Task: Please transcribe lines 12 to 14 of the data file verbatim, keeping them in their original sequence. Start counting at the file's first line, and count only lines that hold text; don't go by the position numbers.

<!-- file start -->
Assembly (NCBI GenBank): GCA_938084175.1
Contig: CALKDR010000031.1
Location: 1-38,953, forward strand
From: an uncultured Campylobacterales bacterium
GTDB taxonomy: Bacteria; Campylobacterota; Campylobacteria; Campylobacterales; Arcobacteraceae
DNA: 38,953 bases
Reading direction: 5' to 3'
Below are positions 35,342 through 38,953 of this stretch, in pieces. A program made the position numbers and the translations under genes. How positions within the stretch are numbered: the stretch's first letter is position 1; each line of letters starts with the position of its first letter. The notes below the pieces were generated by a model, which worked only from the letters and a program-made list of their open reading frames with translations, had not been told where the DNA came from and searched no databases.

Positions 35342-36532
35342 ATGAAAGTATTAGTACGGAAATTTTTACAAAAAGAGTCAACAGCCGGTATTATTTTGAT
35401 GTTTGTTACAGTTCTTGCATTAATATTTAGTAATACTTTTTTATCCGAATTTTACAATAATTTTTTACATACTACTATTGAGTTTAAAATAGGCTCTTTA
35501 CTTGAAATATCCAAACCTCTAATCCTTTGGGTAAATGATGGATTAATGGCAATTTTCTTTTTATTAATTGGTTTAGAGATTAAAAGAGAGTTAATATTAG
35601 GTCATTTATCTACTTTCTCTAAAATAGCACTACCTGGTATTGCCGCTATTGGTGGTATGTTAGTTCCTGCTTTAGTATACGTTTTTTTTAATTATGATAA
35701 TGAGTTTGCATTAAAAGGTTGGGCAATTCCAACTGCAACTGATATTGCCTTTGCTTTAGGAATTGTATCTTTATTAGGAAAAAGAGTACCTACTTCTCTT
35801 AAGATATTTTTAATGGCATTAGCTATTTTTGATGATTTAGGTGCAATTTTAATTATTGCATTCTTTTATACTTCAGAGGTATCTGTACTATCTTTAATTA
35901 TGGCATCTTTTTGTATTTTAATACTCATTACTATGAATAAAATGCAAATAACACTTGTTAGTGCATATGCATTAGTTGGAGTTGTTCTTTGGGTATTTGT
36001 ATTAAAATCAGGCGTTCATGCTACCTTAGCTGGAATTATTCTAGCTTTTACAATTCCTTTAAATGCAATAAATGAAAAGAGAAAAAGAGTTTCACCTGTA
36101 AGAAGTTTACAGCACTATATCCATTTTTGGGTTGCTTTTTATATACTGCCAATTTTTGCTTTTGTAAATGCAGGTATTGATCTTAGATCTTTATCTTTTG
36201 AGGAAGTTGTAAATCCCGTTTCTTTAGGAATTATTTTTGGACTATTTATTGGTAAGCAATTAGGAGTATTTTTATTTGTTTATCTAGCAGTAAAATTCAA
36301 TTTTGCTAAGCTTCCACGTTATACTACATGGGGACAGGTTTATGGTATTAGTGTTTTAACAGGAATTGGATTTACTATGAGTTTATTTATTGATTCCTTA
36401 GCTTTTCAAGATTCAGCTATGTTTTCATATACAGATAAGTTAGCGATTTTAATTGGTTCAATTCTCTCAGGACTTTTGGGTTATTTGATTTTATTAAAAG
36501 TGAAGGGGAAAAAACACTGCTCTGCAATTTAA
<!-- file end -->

35501 CTTGAAATATCCAAACCTCTAATCCTTTGGGTAAATGATGGATTAATGGCAATTTTCTTTTTATTAATTGGTTTAGAGATTAAAAGAGAGTTAATATTAG
35601 GTCATTTATCTACTTTCTCTAAAATAGCACTACCTGGTATTGCCGCTATTGGTGGTATGTTAGTTCCTGCTTTAGTATACGTTTTTTTTAATTATGATAA
35701 TGAGTTTGCATTAAAAGGTTGGGCAATTCCAACTGCAACTGATATTGCCTTTGCTTTAGGAATTGTATCTTTATTAGGAAAAAGAGTACCTACTTCTCTT